Thermal imaging and spectrum analysis study of trumpet players

For about 100 years we have known that tension at the side of the face (cheek area) inhibits tone production, lessens endurance and impedes range. Using this part of the face creates a “Smile” but sadly most people still do this to some extent when they play. Most never even know it. Many famous teachers have written about it but people keep doing it.I myself have been trying to educate people about this for 40+ years. (I’ve been writing books about this for 20 years.) I decided that showing the muscles used by players that struggle and showing the muscles used by players with range to spare might help. I thought that the best way to show this was to do a Thermal Video Study of players while they were playing. This has never been done before. Nobody ever did thermal images while someone was playing and the video aspect […]

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3D look at the trumpet embouchure

First let’s see how some people think of embouchure. 1-D Some people think of a trumpet embouchure in 1 dimension. That is they think only about how long is the aperture or buzz. Yes this does affect what note is being playing but it is only a small part of the aperture. (1 front view of aperture length) (2 front view of aperture length) How long is the aperture? ie are you playing a low note or a high note. People who think this way tend to only rely on mouth-corner tension to play higher notes. Lip to lip compression has no place here. Every octave higher that we play; the size of the aperture is cut in half. Double Pedal C = 64 inches, Pedal C = 32 inches, Low C = 16 inches, Middle C = 8 inches, High C = 4 inches, Double High C = 2 […]

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The embouchure controls the pitch

  The embouchure controls the pitch and to some degree the quality of your sound Regardless of the embouchure you use these things MUST always happen. The lips must be moist. The surface tension of the water aids in setting up the vibrations. The lips must be touching. (If the air has nothing to fight there is NO buzz.) Use as Little pressure as possible. Pressure only separates the lips and stops the sound. Backing off the pressure will allow you to soar. Everyone says Tighten up to play high. Hold something between your finger and thumb. That squeeze is what they are talking about. Playing high involves slightly pushing your lips together as you ascend.   Farkas 75-80% of all players use this embouchure. This embouchure is described FULLY in “The Art of Brass Playing” by Phillip Farkas. He told people to blow as if they were trying to […]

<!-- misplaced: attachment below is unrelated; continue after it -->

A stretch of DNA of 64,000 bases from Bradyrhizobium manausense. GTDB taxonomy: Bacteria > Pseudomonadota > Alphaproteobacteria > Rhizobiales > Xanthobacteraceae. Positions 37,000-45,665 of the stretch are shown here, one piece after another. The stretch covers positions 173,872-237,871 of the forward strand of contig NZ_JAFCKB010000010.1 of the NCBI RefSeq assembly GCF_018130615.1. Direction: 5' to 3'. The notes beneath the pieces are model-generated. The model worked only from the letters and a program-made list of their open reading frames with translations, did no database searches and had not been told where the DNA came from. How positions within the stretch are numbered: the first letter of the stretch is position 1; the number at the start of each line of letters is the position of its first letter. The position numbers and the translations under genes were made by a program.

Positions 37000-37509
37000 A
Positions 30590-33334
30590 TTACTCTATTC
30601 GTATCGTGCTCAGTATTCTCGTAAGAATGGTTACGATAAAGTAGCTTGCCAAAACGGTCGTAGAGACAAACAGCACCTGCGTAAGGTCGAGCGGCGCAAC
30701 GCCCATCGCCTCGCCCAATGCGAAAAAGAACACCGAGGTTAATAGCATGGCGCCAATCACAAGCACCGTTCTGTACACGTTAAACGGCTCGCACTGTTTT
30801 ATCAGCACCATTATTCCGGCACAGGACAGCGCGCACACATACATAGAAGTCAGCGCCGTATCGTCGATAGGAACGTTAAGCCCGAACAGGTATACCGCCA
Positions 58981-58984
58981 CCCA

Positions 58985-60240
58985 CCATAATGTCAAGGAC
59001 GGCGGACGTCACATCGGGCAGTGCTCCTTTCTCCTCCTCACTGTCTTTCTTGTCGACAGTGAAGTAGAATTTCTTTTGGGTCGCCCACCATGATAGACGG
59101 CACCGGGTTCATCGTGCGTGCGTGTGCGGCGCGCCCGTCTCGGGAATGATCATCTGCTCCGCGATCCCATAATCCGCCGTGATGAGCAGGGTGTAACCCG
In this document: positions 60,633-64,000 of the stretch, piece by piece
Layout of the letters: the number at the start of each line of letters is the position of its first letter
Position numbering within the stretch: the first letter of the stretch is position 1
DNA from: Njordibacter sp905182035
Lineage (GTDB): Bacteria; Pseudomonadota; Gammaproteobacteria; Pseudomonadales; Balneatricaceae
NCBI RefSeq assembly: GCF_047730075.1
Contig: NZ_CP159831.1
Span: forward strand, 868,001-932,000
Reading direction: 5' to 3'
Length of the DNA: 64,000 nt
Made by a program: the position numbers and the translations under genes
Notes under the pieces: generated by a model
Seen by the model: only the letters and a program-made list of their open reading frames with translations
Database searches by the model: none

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Why is there air in my sound?

This is THE easiest question to answer. No gray areas with this one. Sound IS vibrations. Air in the sound IS caused from too big an aperture for the note/volume we are playing. What happens is that some of the air gets through the hole without touching any lip tissue and doesn’t get put into vibration. So it sizzles right through the sound. Air in the tone goes hand in hand with every bad thing that can happen. Not being able to play soft cleanly or at all, poor range, poor endurance, excessive mouthpiece pressure……. All BECAUSE the aperture is too big. Soft playing makes the aperture smaller. Here are some causes of an airy sound: A shallow mouthpiece causes this because you bottom out and it spreads the center of the chops. Fatigue causes it because the chops don’t stay together and they spread. Moving the lower lip out […]

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Breathing for trumpet playing

I have noticed that many people pull their lips apart or out of the mouthpiece when breathing for trumpet playing. This pulls the lower lip slightly out of the mouthpiece and for some it looks like this. The lower lip can not go back to its normal playing position. So it tries to continue playing by rolling the soft inside tissue into the hole that was made during the breath. That not only looks vastly different from this normal shot but also affects tone, range, endurance. Make sure you are NOT destroying your embouchure when breathing for trumpet playing. Some will take their first breath and then set so they are doing greatbut then when they breathe the embouchure changes. Here is one reason why that happens.The mouthpiece takes up about half of our overall lip length. When we try to corner breathe through both sides we stretch the lipsinto […]

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Factors for a dynamic embouchure

Lip tension, tongue arch and air speed are great for changing pitch in a particular register. But lip compression is needed inorder to change registers. Jeanne has already pointed out that arching the back of the tongue causes headaches and blackouts. So please remember to use a forward arch. A combination of 6 things are NEEDED to play trumpet well. Close lip setting (aperture) + mouthpiece pressure (just enough to make a seal) + lip compression + lip tension + tongue arch (forward) & Air (speed and support). These 6 points control the range of the instrument. There are many variations available in how these can be added together to play any one note. It is possible to play a double high c with a close setting and compression only. Stevens’ static exercises are played that way. Adding some mpc pressure to that can flesh out the notes yet these […]

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